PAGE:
Studying in Denmark
Studying in Denmark might be somewhat similar to studying in your home country, or it might be totally different. Either way, there are a few things you should know to make sure you can make the most out of your time studying in the City of Smiles 😊
Most of the time, attendance isn’t mandatory in your classes. Attendance sure helps you do well in class, but if you are feeling under the weather then your professors will most definitely prefer that you stay home rather than drag yourself to class feeling dreadful. It is always courteous to send your lecturers an email to let them know you aren’t coming due to illness, and they can usually keep you up to date on what’s due next time in class better than your friends can! The Danish education system really emphasises independence and responsibility for your own learning, so it’s highly unlikely that your teacher is going to beg you to come to class if you don’t feel well (and also if you aren’t making the effort to normally).
*Note*: when emailing your lecturers, it is commonplace in Denmark to call them by their first name. I generally start with a “Hi *first name*”, but you can switch the hi for a good morning/afternoon if you want to err on the side of caution with formality 😊
On the other hand, one group who really are counting on you coming to class are your study group (but again if you’re sick, stay home!). In your first semester, you may get put into study groups by the teacher (save awkwardly trying to choose them on the first day when you don’t really know anyone yet), but in later semesters you are more likely to choose your own. You will work in these groups both inside and outside the classroom, and they will usually consist of 3-6 people depending on the class size. You might have graded assignments to work on together, or it may be that your study group is just there for you to discuss readings with or to go to the library with when you need some more motivation to study.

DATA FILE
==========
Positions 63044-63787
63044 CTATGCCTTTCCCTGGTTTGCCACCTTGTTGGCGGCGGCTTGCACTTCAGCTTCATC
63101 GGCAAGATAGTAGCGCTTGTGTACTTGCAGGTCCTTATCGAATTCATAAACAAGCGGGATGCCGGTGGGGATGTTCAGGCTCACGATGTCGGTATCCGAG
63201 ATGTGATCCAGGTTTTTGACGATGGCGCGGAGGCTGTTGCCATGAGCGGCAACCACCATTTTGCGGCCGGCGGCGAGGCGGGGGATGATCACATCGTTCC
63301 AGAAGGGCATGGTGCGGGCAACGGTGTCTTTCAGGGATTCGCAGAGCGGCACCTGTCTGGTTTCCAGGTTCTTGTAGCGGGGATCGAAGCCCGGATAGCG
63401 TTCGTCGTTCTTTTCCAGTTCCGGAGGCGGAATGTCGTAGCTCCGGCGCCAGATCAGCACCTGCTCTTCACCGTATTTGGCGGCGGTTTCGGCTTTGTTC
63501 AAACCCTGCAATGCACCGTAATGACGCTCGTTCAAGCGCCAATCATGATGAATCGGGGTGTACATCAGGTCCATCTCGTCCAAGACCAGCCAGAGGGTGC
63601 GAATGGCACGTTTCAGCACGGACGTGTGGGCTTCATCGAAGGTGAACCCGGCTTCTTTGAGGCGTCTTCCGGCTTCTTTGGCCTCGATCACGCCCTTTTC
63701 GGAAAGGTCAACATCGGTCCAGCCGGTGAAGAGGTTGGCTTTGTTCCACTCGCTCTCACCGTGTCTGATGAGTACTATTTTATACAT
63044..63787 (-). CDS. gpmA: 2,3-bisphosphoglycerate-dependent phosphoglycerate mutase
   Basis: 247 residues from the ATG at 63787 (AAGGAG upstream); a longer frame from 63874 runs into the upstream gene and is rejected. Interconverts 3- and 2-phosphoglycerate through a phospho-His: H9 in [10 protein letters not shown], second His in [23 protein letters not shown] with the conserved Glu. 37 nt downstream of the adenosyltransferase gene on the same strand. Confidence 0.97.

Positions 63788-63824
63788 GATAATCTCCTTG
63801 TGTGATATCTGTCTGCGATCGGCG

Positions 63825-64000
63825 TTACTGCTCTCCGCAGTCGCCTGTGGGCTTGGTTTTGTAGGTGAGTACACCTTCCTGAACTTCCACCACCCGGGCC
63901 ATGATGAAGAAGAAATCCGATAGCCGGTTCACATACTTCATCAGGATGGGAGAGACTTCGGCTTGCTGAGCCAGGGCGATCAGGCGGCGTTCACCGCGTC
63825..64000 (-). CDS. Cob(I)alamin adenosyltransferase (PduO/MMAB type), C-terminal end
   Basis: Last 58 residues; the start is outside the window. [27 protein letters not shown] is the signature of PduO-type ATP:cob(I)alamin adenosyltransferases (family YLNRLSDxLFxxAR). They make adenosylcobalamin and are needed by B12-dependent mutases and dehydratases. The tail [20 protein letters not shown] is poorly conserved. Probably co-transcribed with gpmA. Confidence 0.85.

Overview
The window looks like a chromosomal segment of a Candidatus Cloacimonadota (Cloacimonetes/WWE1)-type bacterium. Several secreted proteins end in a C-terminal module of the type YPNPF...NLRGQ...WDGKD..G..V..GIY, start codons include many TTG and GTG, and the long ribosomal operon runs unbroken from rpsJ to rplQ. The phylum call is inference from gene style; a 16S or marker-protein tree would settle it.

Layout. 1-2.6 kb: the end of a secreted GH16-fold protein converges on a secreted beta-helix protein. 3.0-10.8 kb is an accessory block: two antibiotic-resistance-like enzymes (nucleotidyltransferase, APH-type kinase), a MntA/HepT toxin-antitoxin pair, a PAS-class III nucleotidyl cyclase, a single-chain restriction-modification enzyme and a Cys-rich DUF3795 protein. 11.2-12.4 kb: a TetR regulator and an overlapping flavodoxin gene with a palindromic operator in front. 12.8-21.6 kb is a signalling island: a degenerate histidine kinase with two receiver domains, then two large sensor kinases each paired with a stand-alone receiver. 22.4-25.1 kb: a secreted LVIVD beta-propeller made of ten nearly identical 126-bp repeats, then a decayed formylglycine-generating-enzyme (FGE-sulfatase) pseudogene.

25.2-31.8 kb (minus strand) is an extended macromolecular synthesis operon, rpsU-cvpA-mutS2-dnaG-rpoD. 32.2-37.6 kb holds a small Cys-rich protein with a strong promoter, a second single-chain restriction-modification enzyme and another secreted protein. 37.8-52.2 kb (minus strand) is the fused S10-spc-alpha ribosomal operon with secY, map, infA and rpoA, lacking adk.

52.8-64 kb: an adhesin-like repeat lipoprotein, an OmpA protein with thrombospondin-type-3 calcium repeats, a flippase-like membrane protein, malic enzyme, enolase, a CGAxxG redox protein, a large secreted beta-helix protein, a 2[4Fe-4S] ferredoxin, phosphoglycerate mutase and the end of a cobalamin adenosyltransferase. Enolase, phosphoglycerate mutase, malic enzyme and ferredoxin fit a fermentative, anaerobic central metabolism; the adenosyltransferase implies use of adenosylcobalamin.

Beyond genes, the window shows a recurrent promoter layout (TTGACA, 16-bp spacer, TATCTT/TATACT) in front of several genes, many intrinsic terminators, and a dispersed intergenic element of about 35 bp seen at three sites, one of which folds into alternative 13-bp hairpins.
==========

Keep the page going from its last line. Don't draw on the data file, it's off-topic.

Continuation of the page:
I was pretty concerned about the idea of study groups when I first came to Denmark, as group work in my home country often resulted in 1 or 2 people doing the work while the rest were uninterested. This hasn’t been the case for me at all here thankfully! Of course, it is natural for people to be varyingly motivated, but generally most group work here has been fairly evenly distributed in my experience 😊
Preparing for Class
A large number of classes at AU depend on your active participation as well as listening to the teacher. In Denmark, there are a lot of small group and whole class discussions of readings or tasks for the week, and you get the most out of these discussions if you come prepared by doing the work asked for by the teacher. You don’t have to understand everything – I’m a native English speaker but even I was struggling with some of the fancy words in the readings for my course (and don’t even get me started on when authors seem to think it necessary to insert a quote in Latin!). But that’s what the discussions are for – helping you understand the concepts and terminology that you are confused by!
Sometimes it can be scary to speak up in class at the beginning if you are from a culture where you aren’t used to it, or maybe you’re shy, or maybe you’re just worried about giving the wrong answer. Teachers are usually very understanding of this and don’t tend to make anyone speak unless they feel comfortable, but it is worth trying to speak up and take part because you will gain so much more from the class if you are an active participant. I for one have said ludicrously wrong answers with unwavering confidence many times in class, and after 10 seconds of awkwardness, I got over it and was better off for having learned from my mistakes 😊
Studying in Denmark might be exactly what you expect or something totally different, but all international students are in the same boat of trying something totally new - figuring it out together is what makes it so much fun! :D